Codes and regulations for historic signs, conforming signs, non-conforming signs, electronic signs and even humans holding signs in St. Petersburg could soon be changing.
On Thursday City Council will consider changes to the codes that would dictate certain construction, demolition and replacement of all types of signs throughout St. Petersburg.
Wednesday night, Philip Lazzara, from the city's planning and economic development, made a presentation about the proposed changes to the Council of Neighborhood Associations.
"This process was initiated by city council," Lazzara said of the sign ordinance changes. "They wanted to take a fresh look at what the code currently allows or doesn’t allow."
Lazzara said the changes would make a more streamlined process for the demolishment of abandoned non-conforming signs. There will be exceptions for "historic signs", Lazzara said.
"Council seems to be of the opinion that non-conforming should be dealt with on a more efficient basis," he said. "There is a desire to provide some protection for (historic) signs that really capture a certain development period in the city’s history. These signs depict, are representative of a way of making signs that is really not common today."
The proposed changes would allow historic signs to have "chasing" and "flashing" lights that are not otherwise allowed on any other city signs. Historic signs that are beyond repair, Lazzara said, could also be eligible for replacement with a similar sign that would follow the historic sign codes.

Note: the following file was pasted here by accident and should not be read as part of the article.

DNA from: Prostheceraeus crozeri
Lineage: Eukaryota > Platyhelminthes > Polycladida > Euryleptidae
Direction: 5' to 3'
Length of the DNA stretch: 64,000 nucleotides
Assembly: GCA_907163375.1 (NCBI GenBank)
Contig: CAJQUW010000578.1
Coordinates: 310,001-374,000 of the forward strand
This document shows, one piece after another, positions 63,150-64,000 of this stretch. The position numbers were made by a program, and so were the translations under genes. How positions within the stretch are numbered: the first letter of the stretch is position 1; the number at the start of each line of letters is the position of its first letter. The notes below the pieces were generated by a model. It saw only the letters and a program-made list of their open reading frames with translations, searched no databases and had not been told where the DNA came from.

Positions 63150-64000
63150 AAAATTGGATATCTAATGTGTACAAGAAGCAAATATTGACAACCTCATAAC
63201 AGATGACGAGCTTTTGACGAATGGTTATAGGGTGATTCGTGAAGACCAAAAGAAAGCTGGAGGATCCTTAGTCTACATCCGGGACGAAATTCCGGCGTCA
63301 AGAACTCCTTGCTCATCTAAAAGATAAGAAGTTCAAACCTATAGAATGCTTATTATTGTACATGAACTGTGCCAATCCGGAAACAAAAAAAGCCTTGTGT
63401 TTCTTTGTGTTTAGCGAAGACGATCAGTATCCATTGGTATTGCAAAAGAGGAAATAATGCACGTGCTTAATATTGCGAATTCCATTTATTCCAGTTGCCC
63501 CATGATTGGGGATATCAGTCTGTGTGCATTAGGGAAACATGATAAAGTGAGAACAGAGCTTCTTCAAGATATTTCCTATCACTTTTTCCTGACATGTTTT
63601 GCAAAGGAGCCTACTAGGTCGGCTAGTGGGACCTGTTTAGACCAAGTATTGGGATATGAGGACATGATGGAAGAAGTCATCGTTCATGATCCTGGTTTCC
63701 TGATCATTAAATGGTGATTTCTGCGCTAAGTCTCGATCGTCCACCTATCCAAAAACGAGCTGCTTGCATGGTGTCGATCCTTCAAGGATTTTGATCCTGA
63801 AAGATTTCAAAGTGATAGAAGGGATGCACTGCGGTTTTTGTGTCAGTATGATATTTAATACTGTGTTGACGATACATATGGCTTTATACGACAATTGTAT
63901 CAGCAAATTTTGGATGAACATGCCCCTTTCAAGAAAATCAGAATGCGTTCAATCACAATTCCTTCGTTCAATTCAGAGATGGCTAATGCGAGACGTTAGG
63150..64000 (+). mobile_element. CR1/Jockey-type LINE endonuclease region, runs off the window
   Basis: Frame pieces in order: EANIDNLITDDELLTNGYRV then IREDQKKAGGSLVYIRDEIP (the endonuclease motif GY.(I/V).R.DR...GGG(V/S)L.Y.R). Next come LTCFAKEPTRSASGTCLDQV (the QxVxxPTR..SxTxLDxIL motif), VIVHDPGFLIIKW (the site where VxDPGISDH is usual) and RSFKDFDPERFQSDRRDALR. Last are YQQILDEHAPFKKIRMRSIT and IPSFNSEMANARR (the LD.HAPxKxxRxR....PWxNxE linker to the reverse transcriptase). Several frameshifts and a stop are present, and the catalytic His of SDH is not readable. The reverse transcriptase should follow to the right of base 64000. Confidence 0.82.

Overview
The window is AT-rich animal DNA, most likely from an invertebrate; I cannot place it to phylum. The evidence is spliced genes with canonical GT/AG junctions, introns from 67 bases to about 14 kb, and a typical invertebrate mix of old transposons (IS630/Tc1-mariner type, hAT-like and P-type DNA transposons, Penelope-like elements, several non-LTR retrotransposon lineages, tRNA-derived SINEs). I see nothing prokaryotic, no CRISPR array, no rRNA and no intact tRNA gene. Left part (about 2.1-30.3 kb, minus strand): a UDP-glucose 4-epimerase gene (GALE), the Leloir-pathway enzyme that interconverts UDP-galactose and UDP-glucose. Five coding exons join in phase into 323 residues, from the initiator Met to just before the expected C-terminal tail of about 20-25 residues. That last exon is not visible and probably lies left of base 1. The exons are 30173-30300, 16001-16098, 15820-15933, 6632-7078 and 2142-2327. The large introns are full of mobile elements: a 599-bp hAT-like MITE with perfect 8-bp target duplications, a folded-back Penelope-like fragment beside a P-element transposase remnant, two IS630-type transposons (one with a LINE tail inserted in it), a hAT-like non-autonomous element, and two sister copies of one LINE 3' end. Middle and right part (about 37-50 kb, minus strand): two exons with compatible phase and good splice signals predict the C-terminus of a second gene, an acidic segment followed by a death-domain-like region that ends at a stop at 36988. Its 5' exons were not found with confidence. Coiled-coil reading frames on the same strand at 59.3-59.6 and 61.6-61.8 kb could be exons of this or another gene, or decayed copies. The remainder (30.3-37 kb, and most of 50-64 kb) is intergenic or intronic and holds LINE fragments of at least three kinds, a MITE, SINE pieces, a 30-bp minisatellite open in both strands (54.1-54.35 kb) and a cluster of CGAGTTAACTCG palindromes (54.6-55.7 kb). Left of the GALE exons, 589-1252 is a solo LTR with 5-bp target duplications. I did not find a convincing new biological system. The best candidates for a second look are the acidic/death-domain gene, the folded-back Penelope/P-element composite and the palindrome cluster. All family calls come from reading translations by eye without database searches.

The city is proposing to allow the Community Preservation Commission to establish an inventory of historic signs.
Stricter rules for "Human Signs", what Patch blogger Peter Schorsch calls the "Scourge of St. Petersburg," are also being proposed.
Currently there are no restrictions in the city code for human signs, which are defined as "signs held by the hand of a person and not attached to any pole or other objects affixed to the ground."
Proposed regulations include limiting human signs for one per property, can only operate during business hours, must be on the private property of the business or on the immediate adjacent public right-of-way.
More regulations will be discussed Thursday about 3-D signs, which are currently not allowed in the city, abandoned signs, flags, large facility signs and many more. The public hearing for this item is set for 6 p.m. Thursday at City Hall.
On Sept. 5, the Development Review Commission passed the proposed changes unanimously, 7-0.